Öppna universum! : slutna traditioner i Salman Rushdies Satansverserna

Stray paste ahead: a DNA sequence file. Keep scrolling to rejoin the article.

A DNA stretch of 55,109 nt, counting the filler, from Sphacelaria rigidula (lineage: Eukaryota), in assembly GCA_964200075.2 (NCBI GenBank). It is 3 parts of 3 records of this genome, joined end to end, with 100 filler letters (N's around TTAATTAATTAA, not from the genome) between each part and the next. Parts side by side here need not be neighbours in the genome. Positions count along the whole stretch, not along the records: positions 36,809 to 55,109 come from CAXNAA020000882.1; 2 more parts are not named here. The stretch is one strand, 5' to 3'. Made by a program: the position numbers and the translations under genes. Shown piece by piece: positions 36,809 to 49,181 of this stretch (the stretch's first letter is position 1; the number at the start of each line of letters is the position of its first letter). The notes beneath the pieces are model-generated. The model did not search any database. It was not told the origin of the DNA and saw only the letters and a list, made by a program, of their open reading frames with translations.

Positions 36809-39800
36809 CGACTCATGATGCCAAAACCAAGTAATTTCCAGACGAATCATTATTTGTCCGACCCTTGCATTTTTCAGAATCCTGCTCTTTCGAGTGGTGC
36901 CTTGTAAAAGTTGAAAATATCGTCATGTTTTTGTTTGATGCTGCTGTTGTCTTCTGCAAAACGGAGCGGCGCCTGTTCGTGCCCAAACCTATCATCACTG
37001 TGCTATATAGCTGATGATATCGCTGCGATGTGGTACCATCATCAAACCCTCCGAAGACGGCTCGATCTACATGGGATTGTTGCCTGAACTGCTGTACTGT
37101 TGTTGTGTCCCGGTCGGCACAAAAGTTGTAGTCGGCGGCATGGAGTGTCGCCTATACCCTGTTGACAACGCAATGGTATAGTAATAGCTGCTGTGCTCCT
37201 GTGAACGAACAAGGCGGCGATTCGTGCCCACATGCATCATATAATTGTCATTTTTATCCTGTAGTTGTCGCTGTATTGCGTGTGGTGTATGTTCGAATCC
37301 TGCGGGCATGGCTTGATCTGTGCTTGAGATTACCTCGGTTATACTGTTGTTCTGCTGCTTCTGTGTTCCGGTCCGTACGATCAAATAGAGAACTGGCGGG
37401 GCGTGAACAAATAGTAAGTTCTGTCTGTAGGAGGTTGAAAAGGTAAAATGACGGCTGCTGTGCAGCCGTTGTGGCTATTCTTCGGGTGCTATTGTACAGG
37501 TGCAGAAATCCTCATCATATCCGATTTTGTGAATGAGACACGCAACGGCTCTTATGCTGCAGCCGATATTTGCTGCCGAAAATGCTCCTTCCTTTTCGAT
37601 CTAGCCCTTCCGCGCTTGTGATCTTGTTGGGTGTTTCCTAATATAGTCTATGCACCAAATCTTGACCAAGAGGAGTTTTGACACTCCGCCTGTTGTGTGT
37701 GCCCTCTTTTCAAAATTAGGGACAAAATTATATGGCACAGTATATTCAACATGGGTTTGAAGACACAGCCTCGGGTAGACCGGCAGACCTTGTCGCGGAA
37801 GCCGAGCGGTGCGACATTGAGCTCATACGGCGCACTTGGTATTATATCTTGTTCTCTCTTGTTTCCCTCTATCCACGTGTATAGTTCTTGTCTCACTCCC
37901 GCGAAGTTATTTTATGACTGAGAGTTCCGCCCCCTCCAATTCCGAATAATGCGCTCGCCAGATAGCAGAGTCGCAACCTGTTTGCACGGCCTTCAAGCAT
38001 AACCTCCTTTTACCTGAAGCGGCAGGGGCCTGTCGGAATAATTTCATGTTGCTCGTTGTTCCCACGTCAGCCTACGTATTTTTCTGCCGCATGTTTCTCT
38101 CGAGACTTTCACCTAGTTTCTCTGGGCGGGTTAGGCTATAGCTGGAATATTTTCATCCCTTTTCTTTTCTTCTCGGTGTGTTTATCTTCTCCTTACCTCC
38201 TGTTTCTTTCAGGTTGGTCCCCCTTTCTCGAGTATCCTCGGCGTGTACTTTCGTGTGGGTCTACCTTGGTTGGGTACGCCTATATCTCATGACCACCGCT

Sammanfattning: This thesis in islamology shows how Salman Rushdie's novel The Satanic Verses (1988) examines questions concerning religion, nationality, race, and power, compromise and authenticity in a time when different global processes have created new ways of perceiving and relating to different traditions. It examines how The Satanic Verses portrays how people apprehend themselves and others when the conditions for these traditions are changing, and the potential threats of religious fundamentalism, nationalism and racism. The thesis makes use of Mikhail Bakhtins theories of literature and language not only to analyze the novel and its artistic devices but also as a means of approaching and conceptualizing a multiplicity of different historical and contemporary discourses. Bakhtins thoughts about heteroglossia, hybridity and centrifugal and centripetal forces are useful for an understanding of different ways of perceiving discourses about religion, nationality and race. His understanding of genres as ways of seeing, through which we perceive and visualize the world, is used in the thesis to analyze The Satanic Verses' treatment of these issues. The thesis shows how The Satanic Verses depicts how conceptions of Englishness and Britishness are being used in racist doctrines and acts. The novel throws into light some of the consequences that these doctrines and acts have for those who are living in Great Britain but not considered part of these conceptions. The analysis of The Satanic Verses' treatment of religious issues is divided into three parts. In the first part the thesis suggests that the novel can be read as a critical dialogue with episodes, characters and beliefs from Islamic traditions as they are perceived, delineated, interpreted and put to use in both Muslim and non-Muslim accounts and acts. The second part offers an analysis of The Satanic Verses' criticism of Ayatollah Khomeini and the Islamic revolution of Iran. The thesis shows how the novel uses allusions to the reports of Muhammeds' nightly journey to Jerusalem, isra, and the following ascension, miraj. The last part depicts The Satanic Verses' critique of some of the consequences of Hindu nationalism and some of its conceptions of India.
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